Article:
NEW YORK (Reuters) - Oil prices fell on Friday, posting a weekly loss after data showed weak U.S. economic growth and as Congress kept wrangling before an August 2 deadline to raise the government debt ceiling and avoid default.
The U.S. economy stumbled in the first half, according to a Commerce Department report that showed a weaker-than-expected 1.3 percent expansion in the second quarter.
“The slowdown in second-quarter economic activity has been confirmed, and the reading will add to concerns about the remainder of the year,” said John Kilduff, partner at Again Capital LLC in New York.
Two other reports showed business activity in the U.S. Midwest grew less than expected this month as the labor market weakened, while U.S. consumer sentiment fell in July to its lowest point in more than two years.
ICE Brent crude for September fell 62 cents to settle at $116.70 a barrel, the lowest close since July 18, after falling to $115.75 intraday. Brent lost 1.63 percent for the week, but ended the month up 3.79 percent from June.
U.S. September crude fell $1.74 to settle at $95.70 a barrel, the lowest close in two weeks and with the $94.95 intraday low just above the 200-day moving average of $94.88.
U.S. crude fell 4.2 percent for the week, snapping a string of four weekly gains. For the month, front-month crude managed a 28-cent gain.
Crude futures trading volumes remained tepid, with Brent and U.S. crude turnover well below 30-day averages.
U.S. gasoline and heating oil futures also slipped on Friday as front-month August contracts expired.
Money managers raised net long U.S. crude futures and options positions in the week to Tuesday and posted a sharp rise in the Intercontinental Exchange’s look-a-like U.S. crude contract, the U.S. Commodity Futures Trading Commission said.
Friday’s choppy trading allowed Brent’s premium to U.S. crude to push above $21 a barrel intraday.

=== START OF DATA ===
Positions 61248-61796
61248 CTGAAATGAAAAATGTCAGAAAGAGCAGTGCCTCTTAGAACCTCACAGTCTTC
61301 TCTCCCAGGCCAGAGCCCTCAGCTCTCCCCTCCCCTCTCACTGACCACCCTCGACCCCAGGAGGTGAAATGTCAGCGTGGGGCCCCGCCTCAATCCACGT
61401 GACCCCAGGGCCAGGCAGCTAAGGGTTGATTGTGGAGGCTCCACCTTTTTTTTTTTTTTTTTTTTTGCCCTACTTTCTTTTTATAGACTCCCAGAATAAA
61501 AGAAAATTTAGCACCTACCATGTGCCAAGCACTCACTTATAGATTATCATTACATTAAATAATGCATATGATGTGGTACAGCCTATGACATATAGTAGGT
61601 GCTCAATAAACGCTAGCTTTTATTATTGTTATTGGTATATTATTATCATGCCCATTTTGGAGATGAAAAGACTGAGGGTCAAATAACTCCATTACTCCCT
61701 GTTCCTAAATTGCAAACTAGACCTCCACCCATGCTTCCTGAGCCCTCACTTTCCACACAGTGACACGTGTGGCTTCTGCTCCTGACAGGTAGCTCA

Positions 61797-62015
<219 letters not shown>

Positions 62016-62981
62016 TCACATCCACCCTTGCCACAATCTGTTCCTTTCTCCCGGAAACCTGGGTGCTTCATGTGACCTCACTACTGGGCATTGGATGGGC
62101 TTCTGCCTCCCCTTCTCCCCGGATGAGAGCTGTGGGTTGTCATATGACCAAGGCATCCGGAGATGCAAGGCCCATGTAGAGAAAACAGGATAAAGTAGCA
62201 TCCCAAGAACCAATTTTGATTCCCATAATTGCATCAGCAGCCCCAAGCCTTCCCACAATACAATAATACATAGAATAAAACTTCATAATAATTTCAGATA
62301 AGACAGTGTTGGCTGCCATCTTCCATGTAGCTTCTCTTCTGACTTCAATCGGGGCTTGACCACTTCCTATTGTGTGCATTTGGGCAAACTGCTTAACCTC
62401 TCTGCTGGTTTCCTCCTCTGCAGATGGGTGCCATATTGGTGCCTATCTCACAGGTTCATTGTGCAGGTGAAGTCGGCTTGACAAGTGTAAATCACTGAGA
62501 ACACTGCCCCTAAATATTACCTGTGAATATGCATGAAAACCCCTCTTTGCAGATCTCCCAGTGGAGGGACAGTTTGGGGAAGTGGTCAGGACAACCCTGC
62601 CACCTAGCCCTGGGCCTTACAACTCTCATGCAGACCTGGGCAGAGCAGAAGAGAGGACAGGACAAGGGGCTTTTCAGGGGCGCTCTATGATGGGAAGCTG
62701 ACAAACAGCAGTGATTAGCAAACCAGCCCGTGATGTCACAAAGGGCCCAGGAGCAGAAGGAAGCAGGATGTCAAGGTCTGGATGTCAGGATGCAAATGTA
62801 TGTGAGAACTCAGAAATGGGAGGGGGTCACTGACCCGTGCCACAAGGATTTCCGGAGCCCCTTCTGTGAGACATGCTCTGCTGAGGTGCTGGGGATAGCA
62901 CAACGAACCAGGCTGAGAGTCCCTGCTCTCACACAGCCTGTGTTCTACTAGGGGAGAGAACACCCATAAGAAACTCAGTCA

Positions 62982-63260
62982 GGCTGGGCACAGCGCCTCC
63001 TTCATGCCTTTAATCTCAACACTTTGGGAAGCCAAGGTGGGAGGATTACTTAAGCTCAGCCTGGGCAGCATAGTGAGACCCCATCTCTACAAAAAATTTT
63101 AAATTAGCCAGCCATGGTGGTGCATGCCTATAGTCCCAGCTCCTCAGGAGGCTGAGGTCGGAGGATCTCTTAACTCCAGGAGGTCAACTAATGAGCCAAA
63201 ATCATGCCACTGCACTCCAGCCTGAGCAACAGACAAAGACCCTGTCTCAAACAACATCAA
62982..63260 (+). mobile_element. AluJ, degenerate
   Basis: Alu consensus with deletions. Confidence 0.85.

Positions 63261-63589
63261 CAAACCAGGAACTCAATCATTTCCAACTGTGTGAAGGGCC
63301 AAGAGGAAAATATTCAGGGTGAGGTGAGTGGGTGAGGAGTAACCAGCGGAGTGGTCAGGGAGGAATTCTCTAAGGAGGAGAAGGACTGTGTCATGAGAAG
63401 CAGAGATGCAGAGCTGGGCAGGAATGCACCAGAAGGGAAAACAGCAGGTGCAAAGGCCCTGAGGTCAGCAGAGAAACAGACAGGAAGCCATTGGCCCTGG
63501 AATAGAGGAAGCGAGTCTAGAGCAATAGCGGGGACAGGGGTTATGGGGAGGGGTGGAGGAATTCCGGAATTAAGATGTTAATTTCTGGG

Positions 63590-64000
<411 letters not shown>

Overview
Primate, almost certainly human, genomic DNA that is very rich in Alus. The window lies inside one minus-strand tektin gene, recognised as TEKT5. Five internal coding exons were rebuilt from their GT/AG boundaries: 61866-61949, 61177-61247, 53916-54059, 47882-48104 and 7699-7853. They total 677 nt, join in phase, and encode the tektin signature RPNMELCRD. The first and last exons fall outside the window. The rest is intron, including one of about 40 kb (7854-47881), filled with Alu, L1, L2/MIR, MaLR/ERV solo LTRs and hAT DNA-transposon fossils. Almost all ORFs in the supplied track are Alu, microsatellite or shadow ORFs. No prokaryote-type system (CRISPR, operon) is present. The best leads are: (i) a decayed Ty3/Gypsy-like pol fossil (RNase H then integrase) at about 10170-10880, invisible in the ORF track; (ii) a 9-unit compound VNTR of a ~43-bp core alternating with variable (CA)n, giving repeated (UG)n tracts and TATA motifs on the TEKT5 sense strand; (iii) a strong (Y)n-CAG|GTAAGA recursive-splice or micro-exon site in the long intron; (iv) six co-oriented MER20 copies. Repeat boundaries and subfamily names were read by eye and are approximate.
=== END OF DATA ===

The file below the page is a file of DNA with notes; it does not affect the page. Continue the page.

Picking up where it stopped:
The Reuters-Jefferies CRB index .CRB, a global commodities benchmark, fell 0.75 percent, the biggest loss in two weeks.
U.S. stocks fell, but pared losses after the S&P 500 briefly dipped below its 200-day moving average. .N
Europe’s sovereign debt problems remained in focus as ratings agency Moody’s put Spain on review for a possible downgrade.
Moody’s action was significant for markets because “Spain is a big country. Greece is a small country -- we can bail them out, but Spain is another story,” Thorbjorn Bak Jensen, analyst at Global Risk Management, said.
A day after producers started reducing oil and natural gas output in the Gulf of Mexico as Tropical Storm Don headed toward the Texas coast, some production platforms were being restaffed.
Don is expected to hit the Texas coast late on Friday or on Saturday, the U.S. National Hurricane Center said.
Nearly 12 percent of U.S. Gulf of Mexico crude output remained shut on Friday, according to government data, but analysts believe the storm’s relative weakness and projected path made prolonged production outages or energy infrastructure damage unlikely.
A tropical wave accompanied by a well-defined low-pressure system in the central Atlantic had a medium, 30 percent chance of becoming a tropical cyclone in the next 48 hours, the NHC said.
Additional reporting by Gene Ramos in New York, Claire Milhench in London and Florence Tan in Singapore; Editing by David Gregorio, Sofina Mirza-Reid and Dale Hudson